Best, worst matchups by position

Plus, notes on Jake Locker, Andre Brown, Roddy White, Robert Griffin III

Updated: November 8, 2013, 2:05 PM ET
By Christopher Harris | ESPN.com

Don't forget I do a twice-weekly podcast called the Fantasy Underground, where Field "He Rolls Out Of Bed That Smart" Yates and I discuss what we've seen on film, and how it relates to your fantasy team. Subscribe on iTunes; that way you'll never miss a show! And while you're at it, follow me on Twitter at @CHarrisESPN. All right, let's get to today's topics:

Christopher Harris' Hard Count

Four in depth:

1. Best and worst matchups for quarterbacks. Now that we've passed the NFL regular season's halfway point and the fantasy playoffs are a month away, it's time to check in again on the Harris Metrics (self-designated trademark, desperately looking for a better name than this crummy one, feel free to tweet) to get a sense of which opponents are most and least inviting. To refresh in brief, rather than merely look at the Fantasy Points Against page that doesn't take schedule into account, the Harris Metrics (someone save me from that name, please) measure how far a given player is held above or below his moving average. In other words: It's more impressive for a defense to allow an average of 12 fantasy points to Peyton Manning, Drew Brees and Cam Newton than to allow an average of 10 fantasy points to Chad Henne, Ryan Tannehill and Carson Palmer.

First off, let's look at defenses that are stopping QBs and defenses that are giving it up to QBs. Note that at this point in the season, I'm now looking at the past five weeks rather than the entire year; what happened in September isn't particularly relevant anymore here in early November. Here are the friendliest defenses to opposing QBs, all of whom are more than one standard deviation from the mean:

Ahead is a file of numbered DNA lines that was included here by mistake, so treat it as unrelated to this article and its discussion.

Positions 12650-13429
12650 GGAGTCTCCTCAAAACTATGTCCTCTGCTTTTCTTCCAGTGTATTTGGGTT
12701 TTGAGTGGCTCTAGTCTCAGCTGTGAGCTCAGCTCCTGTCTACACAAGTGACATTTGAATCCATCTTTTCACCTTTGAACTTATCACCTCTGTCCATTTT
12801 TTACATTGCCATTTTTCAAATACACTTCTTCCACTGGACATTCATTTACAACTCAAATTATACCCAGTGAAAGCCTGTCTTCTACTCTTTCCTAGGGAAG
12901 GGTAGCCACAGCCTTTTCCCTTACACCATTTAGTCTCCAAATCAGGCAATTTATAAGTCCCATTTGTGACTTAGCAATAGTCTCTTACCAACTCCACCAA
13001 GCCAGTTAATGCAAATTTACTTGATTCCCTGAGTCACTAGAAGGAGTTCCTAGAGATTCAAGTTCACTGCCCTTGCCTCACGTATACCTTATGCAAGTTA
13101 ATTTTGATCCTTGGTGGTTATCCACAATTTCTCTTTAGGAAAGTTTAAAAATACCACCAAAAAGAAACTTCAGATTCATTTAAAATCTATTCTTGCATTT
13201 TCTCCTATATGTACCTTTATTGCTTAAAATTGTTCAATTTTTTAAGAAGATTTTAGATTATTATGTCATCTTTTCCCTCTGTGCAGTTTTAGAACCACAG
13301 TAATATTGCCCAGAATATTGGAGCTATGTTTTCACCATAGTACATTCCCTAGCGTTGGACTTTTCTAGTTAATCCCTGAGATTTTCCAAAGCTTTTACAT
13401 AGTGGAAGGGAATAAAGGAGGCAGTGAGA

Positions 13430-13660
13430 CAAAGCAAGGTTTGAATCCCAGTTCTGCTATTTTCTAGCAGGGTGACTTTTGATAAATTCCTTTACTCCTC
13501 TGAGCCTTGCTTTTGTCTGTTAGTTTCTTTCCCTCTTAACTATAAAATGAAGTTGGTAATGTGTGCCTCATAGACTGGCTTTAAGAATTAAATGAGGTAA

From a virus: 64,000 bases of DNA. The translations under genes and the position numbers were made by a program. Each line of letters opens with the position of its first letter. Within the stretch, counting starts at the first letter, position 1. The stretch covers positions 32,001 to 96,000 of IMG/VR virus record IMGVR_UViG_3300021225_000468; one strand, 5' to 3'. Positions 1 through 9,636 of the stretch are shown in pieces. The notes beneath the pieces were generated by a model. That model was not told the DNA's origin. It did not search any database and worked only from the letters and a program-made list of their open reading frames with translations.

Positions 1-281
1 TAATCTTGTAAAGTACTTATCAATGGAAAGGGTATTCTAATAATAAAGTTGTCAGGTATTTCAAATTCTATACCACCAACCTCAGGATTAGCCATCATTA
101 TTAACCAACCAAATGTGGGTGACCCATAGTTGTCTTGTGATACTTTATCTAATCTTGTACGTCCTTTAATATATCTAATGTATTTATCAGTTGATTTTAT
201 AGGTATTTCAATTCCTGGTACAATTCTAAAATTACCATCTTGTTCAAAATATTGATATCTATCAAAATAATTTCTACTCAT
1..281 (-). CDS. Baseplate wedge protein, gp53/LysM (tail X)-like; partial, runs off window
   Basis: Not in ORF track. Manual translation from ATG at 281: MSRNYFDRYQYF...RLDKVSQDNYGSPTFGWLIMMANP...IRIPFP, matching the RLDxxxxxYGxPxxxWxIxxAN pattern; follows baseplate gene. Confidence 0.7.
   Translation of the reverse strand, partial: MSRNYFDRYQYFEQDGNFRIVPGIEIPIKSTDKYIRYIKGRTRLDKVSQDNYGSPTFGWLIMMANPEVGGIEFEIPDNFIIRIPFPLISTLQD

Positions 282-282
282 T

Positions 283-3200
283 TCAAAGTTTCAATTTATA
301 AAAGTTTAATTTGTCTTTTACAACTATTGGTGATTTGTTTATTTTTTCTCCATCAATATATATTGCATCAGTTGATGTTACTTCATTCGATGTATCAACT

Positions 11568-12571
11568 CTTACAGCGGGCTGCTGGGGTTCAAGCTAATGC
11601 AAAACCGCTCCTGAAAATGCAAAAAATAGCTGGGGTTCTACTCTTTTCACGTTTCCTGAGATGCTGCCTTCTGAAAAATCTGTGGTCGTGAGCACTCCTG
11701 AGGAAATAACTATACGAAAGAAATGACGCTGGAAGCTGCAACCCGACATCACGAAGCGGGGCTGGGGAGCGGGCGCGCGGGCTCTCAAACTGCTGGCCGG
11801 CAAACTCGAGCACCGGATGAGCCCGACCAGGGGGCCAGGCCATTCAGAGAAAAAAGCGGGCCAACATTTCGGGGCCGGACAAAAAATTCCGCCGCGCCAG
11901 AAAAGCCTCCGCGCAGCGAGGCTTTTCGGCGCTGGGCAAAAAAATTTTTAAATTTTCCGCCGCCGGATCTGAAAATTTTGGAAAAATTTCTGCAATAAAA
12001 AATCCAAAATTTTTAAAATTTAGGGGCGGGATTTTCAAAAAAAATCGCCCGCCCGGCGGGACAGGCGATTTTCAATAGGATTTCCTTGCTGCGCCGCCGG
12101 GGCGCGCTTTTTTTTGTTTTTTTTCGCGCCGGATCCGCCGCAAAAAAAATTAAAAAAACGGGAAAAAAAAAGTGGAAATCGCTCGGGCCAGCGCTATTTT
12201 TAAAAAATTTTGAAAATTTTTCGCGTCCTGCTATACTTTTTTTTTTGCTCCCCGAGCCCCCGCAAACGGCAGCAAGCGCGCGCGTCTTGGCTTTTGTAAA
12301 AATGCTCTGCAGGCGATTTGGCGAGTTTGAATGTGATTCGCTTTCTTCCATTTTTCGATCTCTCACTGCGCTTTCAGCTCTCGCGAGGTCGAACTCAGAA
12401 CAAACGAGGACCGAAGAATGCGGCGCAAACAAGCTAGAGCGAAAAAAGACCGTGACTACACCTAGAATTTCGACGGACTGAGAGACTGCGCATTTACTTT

You can read this data as: "Over the past five weeks, the Tampa Bay Buccaneers on average have tacked 6.8 fantasy points onto the five-week average of the QBs they've faced." Now, clearly the Oakland Raiders defense is dramatically affected by last week's crazy 45-point outburst by Nick Foles, which was out of character for them of late and which was more than 23 fantasy points above the average Philadelphia Eagles QB performance over the past five weeks. But too bad, these metrics are pitiless. And here are the defenses that have been hardest on opposing QBs of late:

Once again, Foles' Week 9 insanity seeps into these metrics, as the New York Giants get extra credit for not allowing huge outputs to the Eagles QBs both in Weeks 5 and 8. So it's fair to a bit skeptical about the Jints. (More on them below.) But these other defenses have legitimately been difficult for opposing QBs.

2. Best and worst matchups for running backs. Exactly one RB who has faced the Arizona Cardinals defense has matched his five-week fantasy-point average: Marshawn Lynch. He had 21 carries for 91 yards and a TD in Week 7's Thursday night game. That's it. That's the list. Daryl Washington has been the play-making force this unit lacked to begin the year, and Calais Campbell continues to be a stud. It's true that the team's linebacker corps has been hit hard by injury, and that's the kind of thing that can catch up to you quick. But as of now, they look like the league's toughest foe for an opposing rusher:

Going in the other direction, I presume you're not surprised that the Chicago Bears have been miracle workers for opposing rushers. With Henry Melton, Lance Briggs, D.J. Williams and Nate Collins out for the year and the team's desperation signing of Jay Ratliff last week, it's safe to say the Bears are candidates to get manhandled up front on a weekly basis. And the New England Patriots have similar woes, with Vince Wilfork and Jerod Mayo done for the season. (Again, I'm giving all the defenses who are currently more than one standard deviation away from the mean.)